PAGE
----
So I had myself a birding bender this weekend, just like I told y’all I was gonna. I’ve had trouble getting psyched up to write the recap, though. Maybe cause I don’t think I can explain how much fun it was… or just because the writing is a lot less fun than the bender-ing. Regardless, it’s high time you heard about this, so I’m just gonna bang it out here. Part of it, anyway.

With the goal of racking up some lifers, I devised an ingenious route through Southern Southern California, aka SoSoCal, meaning everything south of L.A. Not sure if that’s an official term, but if not – BOOM! I just trademarked it. I had nine target species in mind. Here’s how it went down.

SATURDAY

I hit the road at 5:55 am. The sky is pitch black and freeway traffic is tolerable. My target birds slumber, unawares.

6:55 am. Dana Point Nature Interpretive Center. Target: California Gnatcatcher.

This is a pretty spot, a hill blanketed with coastal sage scrub overlooking the ocean. As soon as I’m out of the car I see action in the adjacent yard – House Wren, Orange-crowned Warbler… and within five minutes, a quick glimpse of a male California Gnatcatcher. WTF, so easy! Although… not the most satisfying look. And it would feel wrong to just grab what I came for and bounce after five minutes. So I stay to check the place out a little.

Before I even get to the trail I run into this guy just chillin:
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Greater Roadrunner
Walking the trail, I hear more gnatcatchers, and see a couple, but they’re moving quickly through dense shrubs, so no pics. Good enough looks though. While I’m at it I snag a few shots of more familiar birds in the gray, early-morning ocean mist.
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California Towhee
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Anna's Hummingbird
Good stuff. At 7:45, I’m back on the road.

8:30 am. San Dieguito Lagoon. Target: Pacific Golden-Plover.

There were reports a couple weeks ago of a Pacific Golden-Plover here, and I’m hoping it might still be around. For starters I get confused and wind up at the wrong spot, but there’s decent birding there, including a swarm of handsome Cliff Swallows and a stately Long-billed Curlew. After a couple more wrong turns and a bit more exposure to the uppity town of Del Mar than I care for, I get to the mouth of the lagoon. No sign of the plover; no sign of any shorebirds. Yeah… probably too late in the season for those guys to be hanging around. Oh well. My consolation prize is a nice pair of Redheads (though the light sucks):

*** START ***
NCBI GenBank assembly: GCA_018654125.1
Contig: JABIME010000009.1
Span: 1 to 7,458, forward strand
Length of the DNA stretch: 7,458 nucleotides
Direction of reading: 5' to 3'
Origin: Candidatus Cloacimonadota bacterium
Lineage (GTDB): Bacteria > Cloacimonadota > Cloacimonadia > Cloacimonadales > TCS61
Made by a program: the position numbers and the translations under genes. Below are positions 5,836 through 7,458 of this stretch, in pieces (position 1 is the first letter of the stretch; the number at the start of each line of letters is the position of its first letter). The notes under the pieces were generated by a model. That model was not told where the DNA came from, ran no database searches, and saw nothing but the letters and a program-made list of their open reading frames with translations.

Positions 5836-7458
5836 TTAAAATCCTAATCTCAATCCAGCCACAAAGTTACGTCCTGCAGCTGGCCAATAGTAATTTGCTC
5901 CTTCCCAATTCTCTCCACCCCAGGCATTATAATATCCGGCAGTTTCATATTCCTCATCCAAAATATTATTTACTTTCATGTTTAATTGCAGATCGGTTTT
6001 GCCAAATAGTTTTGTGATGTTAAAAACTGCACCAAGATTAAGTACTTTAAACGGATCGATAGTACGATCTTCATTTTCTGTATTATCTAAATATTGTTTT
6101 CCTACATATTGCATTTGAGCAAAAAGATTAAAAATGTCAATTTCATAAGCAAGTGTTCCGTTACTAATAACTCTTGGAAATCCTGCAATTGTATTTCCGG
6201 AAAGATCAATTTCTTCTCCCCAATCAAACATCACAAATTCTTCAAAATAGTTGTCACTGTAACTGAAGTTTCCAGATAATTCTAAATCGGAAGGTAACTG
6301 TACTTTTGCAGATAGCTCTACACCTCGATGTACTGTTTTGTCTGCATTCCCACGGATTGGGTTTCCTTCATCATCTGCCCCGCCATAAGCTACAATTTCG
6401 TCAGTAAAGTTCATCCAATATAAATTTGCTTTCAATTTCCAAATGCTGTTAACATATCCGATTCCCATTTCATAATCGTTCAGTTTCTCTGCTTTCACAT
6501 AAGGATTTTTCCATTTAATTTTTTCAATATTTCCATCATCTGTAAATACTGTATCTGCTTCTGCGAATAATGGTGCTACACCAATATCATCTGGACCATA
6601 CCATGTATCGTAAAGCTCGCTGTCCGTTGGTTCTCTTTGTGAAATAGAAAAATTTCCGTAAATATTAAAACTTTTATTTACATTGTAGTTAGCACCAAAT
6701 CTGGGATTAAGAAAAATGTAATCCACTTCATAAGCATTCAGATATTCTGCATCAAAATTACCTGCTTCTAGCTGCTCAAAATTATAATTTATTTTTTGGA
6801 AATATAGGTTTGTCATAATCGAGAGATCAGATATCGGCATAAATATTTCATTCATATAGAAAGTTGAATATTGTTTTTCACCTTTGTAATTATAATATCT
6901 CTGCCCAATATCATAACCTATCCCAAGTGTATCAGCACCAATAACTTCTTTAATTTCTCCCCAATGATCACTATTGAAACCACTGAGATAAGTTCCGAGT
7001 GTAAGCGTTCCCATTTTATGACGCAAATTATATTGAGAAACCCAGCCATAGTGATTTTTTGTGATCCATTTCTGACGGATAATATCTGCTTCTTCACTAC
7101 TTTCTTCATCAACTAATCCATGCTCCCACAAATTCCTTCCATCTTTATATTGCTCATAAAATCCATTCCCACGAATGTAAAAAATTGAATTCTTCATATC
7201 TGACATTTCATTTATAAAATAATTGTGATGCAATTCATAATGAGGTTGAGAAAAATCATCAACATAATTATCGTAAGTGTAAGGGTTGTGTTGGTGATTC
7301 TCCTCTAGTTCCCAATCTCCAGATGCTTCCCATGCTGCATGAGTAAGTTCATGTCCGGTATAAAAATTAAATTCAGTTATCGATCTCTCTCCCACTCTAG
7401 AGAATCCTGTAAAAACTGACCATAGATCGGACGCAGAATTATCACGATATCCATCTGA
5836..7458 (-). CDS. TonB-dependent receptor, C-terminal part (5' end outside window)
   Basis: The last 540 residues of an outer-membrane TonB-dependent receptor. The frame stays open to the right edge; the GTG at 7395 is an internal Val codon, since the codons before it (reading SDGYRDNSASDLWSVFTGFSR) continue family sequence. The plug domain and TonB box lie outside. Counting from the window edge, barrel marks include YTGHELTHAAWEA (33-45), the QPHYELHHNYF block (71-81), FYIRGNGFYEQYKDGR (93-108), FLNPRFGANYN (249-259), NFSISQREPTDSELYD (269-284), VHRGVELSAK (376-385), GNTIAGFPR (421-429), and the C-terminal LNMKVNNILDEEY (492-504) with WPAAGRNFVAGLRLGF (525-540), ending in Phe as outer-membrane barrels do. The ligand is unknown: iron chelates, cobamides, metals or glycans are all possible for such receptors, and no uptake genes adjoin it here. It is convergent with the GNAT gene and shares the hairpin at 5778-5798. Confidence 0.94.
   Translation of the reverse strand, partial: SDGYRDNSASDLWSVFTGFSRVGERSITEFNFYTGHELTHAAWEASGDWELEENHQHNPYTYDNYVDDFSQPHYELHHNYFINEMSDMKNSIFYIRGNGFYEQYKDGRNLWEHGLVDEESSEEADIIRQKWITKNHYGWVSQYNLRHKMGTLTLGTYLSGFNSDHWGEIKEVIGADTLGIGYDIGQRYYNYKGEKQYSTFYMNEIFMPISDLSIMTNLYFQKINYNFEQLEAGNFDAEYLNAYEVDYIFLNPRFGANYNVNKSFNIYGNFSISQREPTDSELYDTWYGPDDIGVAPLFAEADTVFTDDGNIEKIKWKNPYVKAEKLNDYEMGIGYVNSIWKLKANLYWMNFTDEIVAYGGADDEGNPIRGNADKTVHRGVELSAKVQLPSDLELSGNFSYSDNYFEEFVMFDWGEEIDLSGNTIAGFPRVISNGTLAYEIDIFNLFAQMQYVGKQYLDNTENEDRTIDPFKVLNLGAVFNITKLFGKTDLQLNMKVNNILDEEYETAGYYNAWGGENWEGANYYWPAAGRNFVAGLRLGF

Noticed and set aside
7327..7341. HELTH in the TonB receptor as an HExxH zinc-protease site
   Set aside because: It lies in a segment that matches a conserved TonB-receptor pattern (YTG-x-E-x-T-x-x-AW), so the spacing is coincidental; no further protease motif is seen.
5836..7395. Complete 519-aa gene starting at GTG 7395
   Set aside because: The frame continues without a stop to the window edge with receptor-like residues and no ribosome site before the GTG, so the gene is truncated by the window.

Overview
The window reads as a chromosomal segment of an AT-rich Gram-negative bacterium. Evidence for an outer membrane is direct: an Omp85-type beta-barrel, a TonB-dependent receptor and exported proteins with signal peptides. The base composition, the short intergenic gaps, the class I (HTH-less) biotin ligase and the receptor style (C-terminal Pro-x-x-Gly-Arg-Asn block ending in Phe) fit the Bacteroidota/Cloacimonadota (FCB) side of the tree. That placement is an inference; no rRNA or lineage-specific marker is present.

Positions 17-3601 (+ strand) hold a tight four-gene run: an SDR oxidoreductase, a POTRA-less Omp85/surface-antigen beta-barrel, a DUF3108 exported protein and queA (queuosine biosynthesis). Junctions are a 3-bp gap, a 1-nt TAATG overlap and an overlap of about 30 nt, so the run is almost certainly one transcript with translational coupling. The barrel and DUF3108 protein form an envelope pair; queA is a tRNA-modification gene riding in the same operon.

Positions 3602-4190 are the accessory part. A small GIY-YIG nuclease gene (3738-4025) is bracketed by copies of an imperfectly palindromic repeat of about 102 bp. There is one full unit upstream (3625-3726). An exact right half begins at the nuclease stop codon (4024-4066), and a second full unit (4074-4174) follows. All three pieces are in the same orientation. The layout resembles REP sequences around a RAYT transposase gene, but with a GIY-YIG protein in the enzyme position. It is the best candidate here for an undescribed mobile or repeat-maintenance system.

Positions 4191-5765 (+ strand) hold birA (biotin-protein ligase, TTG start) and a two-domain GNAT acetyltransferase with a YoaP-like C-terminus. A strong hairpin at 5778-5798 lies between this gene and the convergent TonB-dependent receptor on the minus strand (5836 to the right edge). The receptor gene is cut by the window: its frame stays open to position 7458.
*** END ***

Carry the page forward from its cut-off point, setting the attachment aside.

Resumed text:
One hit, one miss. Back on the road at 9:25.

9:50 am. La Jolla Cove. Target: Wandering Tattler.

Though also a winter bird like the plover, these guys have been reported more recently, and in numbers greater than one, so I like my odds better. This place is crazy for two reasons: 1. It attracts tons of people, and 2. It attracts tons of seals. From like a mile away you can hear the seals barking and moaning and basically being giant disgusting slobs. Maybe the cove is the seal version of Greek Row, who knows. Anyway I walk down the hill toward what I figure is the tattler spot, pausing to crush a few birds on the way:
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Yeah it's just a House Sparrow, but look how close!
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Brown Pelican, Brandt's Cormorants
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Western Gull
I get down to where I can see the inner cove well, and sure enough, those suckers are down there. BOOM!
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Yes, there is a bird here.
Let's try that again:
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Well, this'll have to do. Wandering Tattler.
They stay out of view a lot of the time, tucked in among the rocks, but I get good enough looks. By now the day is warm and sunny, and I stroll back to my car, soaking it all in. A damn fine day, I think. Though I can barely hear my thoughts above the din of the seals and tourists. Damn seals and tourists.

Back on the road at 10:40.

11:20 am. Tijuana River National Estuarine Reserve. Target: Clapper Rail.